clock menu more-arrow no yes

Filed under:

Matt Carpenter's strange first half

The St. Louis Cardinals' infielder is having one of his worst seasons as a major leaguer. Is it luck, changes in approach, or both?

St Louis Cardinals v Arizona Diamondbacks Photo by Christian Petersen/Getty Images

The 2017 St. Louis Cardinals have been one of the deepest teams in baseball. According to Baseball Prospectus, they have eleven players who have been worth at least 0.90 BWARP. And yet the Cardinals find themselves two games below .500, tied with the Chicago Cubs, and five-and-a-half games back of the Milwaukee Brewers in the National League Central. The Cardinals have the depth necessary to make a playoff run, but they are lacking the star power outside of Carlos Martinez.

The team has had its share of disappointments. Dexter Fowler's five-year, $82.5 million contract is looking like a mistake when considering his age and regression offensively and defensively. Stephen Piscotty and Randal Grichuk are not developing into the outfielders the Cardinals hoped them to be. Adam Wainwright's age is catching up with him. Seung Hwan Oh, who looked like one of the best closers in baseball last year, seems like he may lose his ninth-inning role any day now.

Perhaps the biggest disappointment of the 2017 season has been Matt Carpenter. Carpenter is hitting just .237 thus far; he has never hit below .271 as a big-leaguer. He is slugging just .449 after slugging .505 in each of the past two seasons. He has been worth just 1.3 wins above replacement according to Fangraphs, by far his worst pace since his rookie season.

By no means has Carpenter been a bad hitter. He has still been 14 percent better than the average hitter, according to Fangraphs' wRC+. He has spent most of his time at first base this season, yet still has the ability to slide over to second or third base if need be. He would be an excellent addition to almost any infield in the major leagues.

But the Cardinals need Carpenter to be great, not merely good.

Carpenter's struggles can presumedly be attributed to his newfound extreme fly ball approach. His fly ball rate has risen every season since 2013, with huge spikes between the 2014 and 2015 seasons, and from last season to this season. So far in 2017, more half of Carpenter's balls in play are fly balls. His fly ball percentage of 50.7 percent is fifth-highest in the league.

This partly explains his drop in batting average. While his fly ball rate has skyrocketed, his line drive rate has fallen. His 22.6 percent line drive rate is the lowest of his career, down from 28.5 percent and 26.2 percent in 2015 and 2016, respectively. He is batting just .205 on fly balls and .653 on line drives this year.

Over the last two seasons, he is also pulling the ball a lot more than he did early in his career. His pull percentage is up above 45 percent in each of the past two seasons after never posting a pull percentage over 40 percent before 2016. This leaves Carpenter much more susceptible to the shift. Seventy-seven percent of Carpenter's balls in play have come against the shift, according to FanGraphs' shift data. For contrast, in 2015, he faced the shift for just 15 percent of his balls in play.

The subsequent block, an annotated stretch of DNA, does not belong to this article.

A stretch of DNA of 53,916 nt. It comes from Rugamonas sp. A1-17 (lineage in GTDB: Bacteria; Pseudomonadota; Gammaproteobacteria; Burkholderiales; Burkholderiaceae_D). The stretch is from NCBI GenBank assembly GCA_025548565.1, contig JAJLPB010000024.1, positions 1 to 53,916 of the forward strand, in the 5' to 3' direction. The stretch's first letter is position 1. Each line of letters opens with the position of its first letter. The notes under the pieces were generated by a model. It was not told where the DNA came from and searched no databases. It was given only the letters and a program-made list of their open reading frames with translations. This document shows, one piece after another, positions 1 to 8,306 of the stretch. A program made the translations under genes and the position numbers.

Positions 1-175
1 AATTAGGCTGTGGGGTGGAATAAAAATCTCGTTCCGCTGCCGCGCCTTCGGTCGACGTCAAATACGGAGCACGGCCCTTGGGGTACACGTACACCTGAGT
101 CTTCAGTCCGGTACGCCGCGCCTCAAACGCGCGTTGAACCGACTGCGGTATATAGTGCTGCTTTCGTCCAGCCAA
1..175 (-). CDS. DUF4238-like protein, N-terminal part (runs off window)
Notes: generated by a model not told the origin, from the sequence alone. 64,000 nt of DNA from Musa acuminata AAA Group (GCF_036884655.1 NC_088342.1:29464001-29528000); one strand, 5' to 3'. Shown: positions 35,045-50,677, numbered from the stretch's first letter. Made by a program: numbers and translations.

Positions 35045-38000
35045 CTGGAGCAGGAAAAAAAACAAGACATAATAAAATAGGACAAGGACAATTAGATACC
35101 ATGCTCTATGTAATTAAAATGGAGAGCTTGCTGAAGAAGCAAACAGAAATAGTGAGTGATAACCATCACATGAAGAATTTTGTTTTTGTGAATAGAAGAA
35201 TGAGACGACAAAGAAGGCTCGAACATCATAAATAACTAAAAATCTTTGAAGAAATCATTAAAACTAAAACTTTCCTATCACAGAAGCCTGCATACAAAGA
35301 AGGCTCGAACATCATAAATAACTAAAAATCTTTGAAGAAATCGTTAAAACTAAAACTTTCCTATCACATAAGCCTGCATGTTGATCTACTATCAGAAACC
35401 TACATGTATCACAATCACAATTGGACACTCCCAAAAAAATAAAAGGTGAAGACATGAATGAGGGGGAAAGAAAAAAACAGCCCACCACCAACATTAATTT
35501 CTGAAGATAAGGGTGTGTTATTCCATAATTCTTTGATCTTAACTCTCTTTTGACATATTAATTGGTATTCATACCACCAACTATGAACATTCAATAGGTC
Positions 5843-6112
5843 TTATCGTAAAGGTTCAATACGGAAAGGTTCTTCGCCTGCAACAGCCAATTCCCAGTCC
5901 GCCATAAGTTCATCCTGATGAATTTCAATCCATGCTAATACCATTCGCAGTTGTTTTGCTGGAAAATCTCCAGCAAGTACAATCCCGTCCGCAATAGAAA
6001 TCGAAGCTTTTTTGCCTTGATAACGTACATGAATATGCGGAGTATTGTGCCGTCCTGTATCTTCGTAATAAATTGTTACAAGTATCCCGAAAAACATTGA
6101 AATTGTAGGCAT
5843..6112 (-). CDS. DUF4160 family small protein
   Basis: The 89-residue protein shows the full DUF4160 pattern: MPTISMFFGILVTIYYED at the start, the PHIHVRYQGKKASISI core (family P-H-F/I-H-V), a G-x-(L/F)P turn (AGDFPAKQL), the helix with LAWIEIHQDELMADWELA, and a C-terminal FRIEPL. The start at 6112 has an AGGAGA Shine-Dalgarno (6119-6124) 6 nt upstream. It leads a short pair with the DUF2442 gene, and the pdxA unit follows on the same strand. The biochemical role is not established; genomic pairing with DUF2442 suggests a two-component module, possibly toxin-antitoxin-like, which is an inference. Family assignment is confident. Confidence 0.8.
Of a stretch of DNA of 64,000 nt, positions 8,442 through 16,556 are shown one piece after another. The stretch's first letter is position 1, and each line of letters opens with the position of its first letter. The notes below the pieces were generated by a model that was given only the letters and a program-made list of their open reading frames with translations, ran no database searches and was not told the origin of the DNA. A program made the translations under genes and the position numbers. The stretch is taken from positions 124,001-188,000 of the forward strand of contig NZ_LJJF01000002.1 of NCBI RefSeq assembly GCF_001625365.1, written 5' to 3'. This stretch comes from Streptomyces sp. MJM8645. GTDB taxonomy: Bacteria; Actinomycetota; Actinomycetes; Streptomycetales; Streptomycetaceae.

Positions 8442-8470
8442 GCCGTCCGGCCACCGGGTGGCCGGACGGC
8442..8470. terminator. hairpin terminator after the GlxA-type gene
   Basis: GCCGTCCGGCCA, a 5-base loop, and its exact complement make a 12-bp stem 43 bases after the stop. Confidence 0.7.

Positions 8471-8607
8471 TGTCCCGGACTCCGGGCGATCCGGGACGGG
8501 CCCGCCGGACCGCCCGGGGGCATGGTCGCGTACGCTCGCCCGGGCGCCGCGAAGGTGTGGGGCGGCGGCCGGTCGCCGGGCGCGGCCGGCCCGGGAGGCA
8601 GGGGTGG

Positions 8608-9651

It'd be easy to say his fly ball and pull-happy approach can explain Carpenter's drop in production, but that is not the entire picture. He has actually been one of the most unlucky hitters in the league. His batting average on balls in play is just .256, 21st-worst in the league, after having a BABIP over .300 in every other one of his major league seasons. He has been in the bottom half in the league in batting average in ground balls, fly balls, and line drives.

His low BABIP allows one to wonder if he's simply not hitting the ball as hard as he did in the past, due to age, injury, or any number of reasons. That has not been the case. Carpenter is hitting the ball just as hard as some of the best hitters in the league. He has a higher average exit velocity than Joey Votto, Jay Bruce, and Jake Lamb. His Barrel percentage of 10.6 percent is higher than Bryce Harper and Mike Moustakas. He ranks eighth in baseball with a hard-hit percentage of 45.1 percent.

It is puzzling how a player can make better contact than almost anyone in baseball and yet still fail. Sometimes there is no other way to explain it than just luck. Although Cardinal fans are disappointed with his performance thus far, this bodes well for his second-half of the season.

Carpenter has another thing working in his favor: Not only has he completely revamped his entire batted ball approach, he has become the most patient hitter in baseball. He is swinging at just 34.5 percent of all pitches and 17.2 percent of pitches outside the zone, both the least in MLB. Unsurprisingly, he leads the major in walk rate at 17.5 percent, 0.8 percentage points ahead of second place Aaron Judge. He has always been very patient at the plate, but he has taken it to another level in 2017.

Matt Carpenter has become the embodiment of modern baseball and the fly ball revolution. He is hitting more fly balls and taking more walks than almost anyone. He has embraced the strikeout as a part of his game rather than something to avoid. Although not as many balls have flown out of the yard as Carpenter has hoped — just 14 home runs so far in 2017 — if he has even just average luck he won't have a hard time hitting just as many in the final two-and-a-half months.

When taking into account Carpenter's track record and relative youth (still just thirty-one-years-old), we can imagine him recovering in the second-half. Whether that recovery can pull the Cardinals over .500 and into the playoff race remains to be seen.


Dylan Svoboda is a writer for Beyond The Box Score and BP Milwaukee. You can follow him on Twitter at @svodylan.